Trudi Canavan

bestselling author of The Black Magician Trilogy

Trudi's Blog

GenreCon

I’ve added another event to my list of events for 2013:

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A convention for “… types of fiction that get relegated to their own corner of the bookstore.” So science fiction and fantasy, horror, crime, romance and more. Even romance fantasy knit lit would fit in here. Last year’s GenreCon was raved about by many a participant. I’d have gone if it hadn’t been on the weekend before the Brisbane and Adelaide Supanovas, and I didn’t think I’d survive three fun but exhausting weekends in a row.

I don’t know yet if I will be there this year. I’m considering going to a convention in the USA that weekend on the way to World Fantasy Con in Brighton, UK. I’d love to go. Hmm. Decisions, decisions.

Fearsome Journeys

This one’s a bit late as I’ve been immersed in writing Thief’s Magic and reorganising our library.

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The wonderful Jonathan Strahan has put together an anthology of fantasy with a tilt toward the military and sorcerous, and I was delighted to be invited to submit to it – not just because it’s nice to be invited, but I had the perfect story waiting for exactly that sort of anthology*. And I don’t write short stories very often.

Look at this fabulous table of contents:

Introduction, Jonathan Strahan
“The Effigy Engine: A Tale of the Red Hats”, Scott Lynch
“Amethyst, Shadow, and Light “, Saladin Ahmed
“Camp Follower”, Trudi Canavan
“The Dragonslayer of Merebarton “, K J Parker
“leaf and branch and grass and vine”, Kate Eliot
“Spirits of Salt: A Tale of the Coral Heart”, Jeffrey Ford
“Forever People”, Robert V S Redick
“Sponda the Suet Girl and the Secret of the French Pearl”, Ellen Klages
“Shaggy Dog Bridge: A Black Company Story”, Glen Cook
“The Ghost Makers”, Elizabeth Bear
“One Last, Great Adventure”, Ellen Kushner & Ysabeau Wilce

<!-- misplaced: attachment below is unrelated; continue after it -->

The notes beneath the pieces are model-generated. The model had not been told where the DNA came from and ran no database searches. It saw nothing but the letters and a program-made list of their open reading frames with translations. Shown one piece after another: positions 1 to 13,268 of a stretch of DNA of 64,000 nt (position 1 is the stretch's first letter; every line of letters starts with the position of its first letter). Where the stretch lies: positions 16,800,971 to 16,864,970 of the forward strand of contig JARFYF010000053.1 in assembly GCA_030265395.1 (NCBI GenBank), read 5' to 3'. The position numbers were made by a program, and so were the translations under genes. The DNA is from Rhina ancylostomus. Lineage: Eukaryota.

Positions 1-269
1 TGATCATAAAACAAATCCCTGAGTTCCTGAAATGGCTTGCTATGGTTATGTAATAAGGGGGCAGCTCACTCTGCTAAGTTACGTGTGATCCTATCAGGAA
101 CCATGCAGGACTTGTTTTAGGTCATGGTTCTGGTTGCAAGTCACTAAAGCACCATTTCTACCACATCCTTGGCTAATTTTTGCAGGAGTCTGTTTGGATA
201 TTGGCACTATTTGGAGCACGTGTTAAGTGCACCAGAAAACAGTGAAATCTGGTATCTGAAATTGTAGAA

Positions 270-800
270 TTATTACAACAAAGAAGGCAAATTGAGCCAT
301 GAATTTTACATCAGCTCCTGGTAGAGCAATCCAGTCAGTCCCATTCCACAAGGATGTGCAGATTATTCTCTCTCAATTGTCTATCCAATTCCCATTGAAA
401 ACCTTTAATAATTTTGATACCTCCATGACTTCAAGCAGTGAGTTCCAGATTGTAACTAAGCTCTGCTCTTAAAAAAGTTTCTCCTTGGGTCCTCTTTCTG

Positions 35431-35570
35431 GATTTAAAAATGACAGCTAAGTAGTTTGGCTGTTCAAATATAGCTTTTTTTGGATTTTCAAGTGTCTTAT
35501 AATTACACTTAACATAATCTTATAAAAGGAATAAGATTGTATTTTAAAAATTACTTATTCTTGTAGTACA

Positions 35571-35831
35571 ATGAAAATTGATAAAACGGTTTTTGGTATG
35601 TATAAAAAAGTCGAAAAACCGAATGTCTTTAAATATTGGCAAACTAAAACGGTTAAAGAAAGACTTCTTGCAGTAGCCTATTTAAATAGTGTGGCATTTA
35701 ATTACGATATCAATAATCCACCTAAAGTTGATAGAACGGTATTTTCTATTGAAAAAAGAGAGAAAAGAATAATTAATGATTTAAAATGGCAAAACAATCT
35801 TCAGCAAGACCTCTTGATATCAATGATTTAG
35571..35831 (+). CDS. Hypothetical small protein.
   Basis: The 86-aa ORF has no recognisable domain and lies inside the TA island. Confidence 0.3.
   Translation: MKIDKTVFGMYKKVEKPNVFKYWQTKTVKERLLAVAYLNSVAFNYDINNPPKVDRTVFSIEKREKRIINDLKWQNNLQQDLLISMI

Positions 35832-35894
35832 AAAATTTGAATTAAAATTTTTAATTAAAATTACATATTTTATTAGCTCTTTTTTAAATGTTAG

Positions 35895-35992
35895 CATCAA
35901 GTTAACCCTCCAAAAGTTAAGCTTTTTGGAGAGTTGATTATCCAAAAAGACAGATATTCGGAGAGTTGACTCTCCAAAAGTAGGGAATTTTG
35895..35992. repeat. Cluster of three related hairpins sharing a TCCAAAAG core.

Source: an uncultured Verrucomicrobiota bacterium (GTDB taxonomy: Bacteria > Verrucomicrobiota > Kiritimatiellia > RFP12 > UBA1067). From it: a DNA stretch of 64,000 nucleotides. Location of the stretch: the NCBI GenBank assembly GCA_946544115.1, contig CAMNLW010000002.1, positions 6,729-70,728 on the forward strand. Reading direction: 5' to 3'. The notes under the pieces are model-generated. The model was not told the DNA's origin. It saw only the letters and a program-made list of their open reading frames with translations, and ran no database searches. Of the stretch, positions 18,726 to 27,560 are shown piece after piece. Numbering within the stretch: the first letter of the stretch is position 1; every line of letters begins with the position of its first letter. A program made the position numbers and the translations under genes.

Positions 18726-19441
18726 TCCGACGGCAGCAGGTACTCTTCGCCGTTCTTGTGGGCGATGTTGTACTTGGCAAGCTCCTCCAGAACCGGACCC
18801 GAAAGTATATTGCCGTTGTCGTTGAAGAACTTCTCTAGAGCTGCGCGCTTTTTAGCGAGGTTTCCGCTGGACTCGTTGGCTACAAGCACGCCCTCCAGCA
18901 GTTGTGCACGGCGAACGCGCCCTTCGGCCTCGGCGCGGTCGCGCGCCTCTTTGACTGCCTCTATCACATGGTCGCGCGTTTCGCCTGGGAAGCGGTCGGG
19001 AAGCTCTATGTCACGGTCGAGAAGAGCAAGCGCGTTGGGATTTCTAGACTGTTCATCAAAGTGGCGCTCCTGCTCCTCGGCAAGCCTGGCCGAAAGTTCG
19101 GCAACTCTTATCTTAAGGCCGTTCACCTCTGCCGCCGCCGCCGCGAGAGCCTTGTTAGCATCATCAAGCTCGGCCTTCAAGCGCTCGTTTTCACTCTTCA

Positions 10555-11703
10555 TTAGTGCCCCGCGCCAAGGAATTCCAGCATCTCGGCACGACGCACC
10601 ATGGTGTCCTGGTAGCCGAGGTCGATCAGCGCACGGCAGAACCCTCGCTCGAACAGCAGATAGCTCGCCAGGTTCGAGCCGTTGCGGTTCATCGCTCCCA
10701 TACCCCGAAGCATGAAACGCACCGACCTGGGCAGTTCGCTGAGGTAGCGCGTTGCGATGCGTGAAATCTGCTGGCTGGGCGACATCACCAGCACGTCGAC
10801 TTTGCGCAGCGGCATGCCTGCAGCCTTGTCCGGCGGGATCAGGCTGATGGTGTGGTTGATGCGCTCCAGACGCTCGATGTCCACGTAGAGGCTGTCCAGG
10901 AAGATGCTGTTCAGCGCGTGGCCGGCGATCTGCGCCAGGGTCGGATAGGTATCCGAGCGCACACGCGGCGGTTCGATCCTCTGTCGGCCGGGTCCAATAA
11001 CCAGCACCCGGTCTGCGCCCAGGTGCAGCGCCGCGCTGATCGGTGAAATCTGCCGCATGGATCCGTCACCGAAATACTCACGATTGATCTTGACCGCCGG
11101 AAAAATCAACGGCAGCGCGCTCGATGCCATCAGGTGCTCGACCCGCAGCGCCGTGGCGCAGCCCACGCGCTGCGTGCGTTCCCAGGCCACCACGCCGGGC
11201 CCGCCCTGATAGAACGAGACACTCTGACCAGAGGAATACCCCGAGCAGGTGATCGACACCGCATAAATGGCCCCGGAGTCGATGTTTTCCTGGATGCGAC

“The High King Dreaming”, Daniel Abraham

I’m so looking forward to getting my hands on this one!

* The story is not set in the same world as any of my books.

In other news, the anthology I blogged about a few weeks back, Epic: Legends of Fantasy, made it onto the Locus 2012 Recommended Reading List. A big congratulations to John Joseph Adams!

Summer

Things are quiet here at the moment. I’m working away on Thief’s Magic whenever the weather isn’t stupidly hot, and my New Year resolution to read more traditional fantasy (after a couple of years of sampling around the edges – steampunk, urban fantasy, fantasy knit lit).

Aus/NZ Events in 2013

It’s that time of year again. The one where I try to work out some sort of schedule for the year. So far it goes like this

Jan-June: Finish writing Thief’s Magic
July: Start writing Angel of Storms
Late Oct-Early Nov: World Fantasy Con in Brighton, UK
Mid Nov: Continue writing Angel of Storms

But there’s a lot more fun to be had down under. Lots of tempting, distracting conventiony fun. Unfortunately, most of it happening in the last 2-3 months before my deadline so I’m going to have to be very choosy about which events I go to. Here’s the list:

Perth, Mar 29-Apr 1: Swancon 2013
Melbourne, Apr 12-14: Supanova
Gold Coast, Apr 19-21: Supanova
Canberra, Apr 25-28: Conflux 9 (We have memberships & hotel booked, so I’m definitely going to this.)
Sydney, May ?: Aurealis Awards
Melbourne, Jun 7-10: Continuum 9: Contraindicators (We have memberships, it’s in my home town and N K Jemesin is a guest, so I can’t miss this one.)
Sydney, Jun 21-23: Supanova
Perth, Jun 28-30: Supanova
Wellington, New Zealand, Jul 12-14: Au Contraire
Sydney, Oct 11-13: GenreCon
Brisbane, Nov 8-10: Supanova
Adelaide, Nov 15-17: Supanova

When it comes to choosing which Supanovas I’m going to, I’m torn. I wanted to go to a different pair of them each year so I regularly move around the country. But I attended the Brisbane and Adelaide one last year, and the other four are not just within the difficult deadline time but match up with two conventions I’m already committed to. Conventions wear me out. Two conventions in a row wipes me out.

But I reckon I could manage the Melbourne one since it’s in my home town, and maybe the Perth one as it’s right at the end of June and would be a fabulous way to reward myself for finishing Thief’s Magic. In both cases I get a two week break between cons. Hmm, I might just have a plan…

10 Books I Enjoyed in 2012

I’m not a fast reader these days, so I only get through between 25 and 30 books a year. I have a to-read bookcase of about 120 books which never seems to diminish, thanks to those few writers whose next book I always have to buy, my publisher giving me books, friends giving me their ms to read, buying books at signings, buying the books of authors I’ve met, Paul adding books he’s read that he thinks I’ll like, and books I acquire for research. (None of which I mind).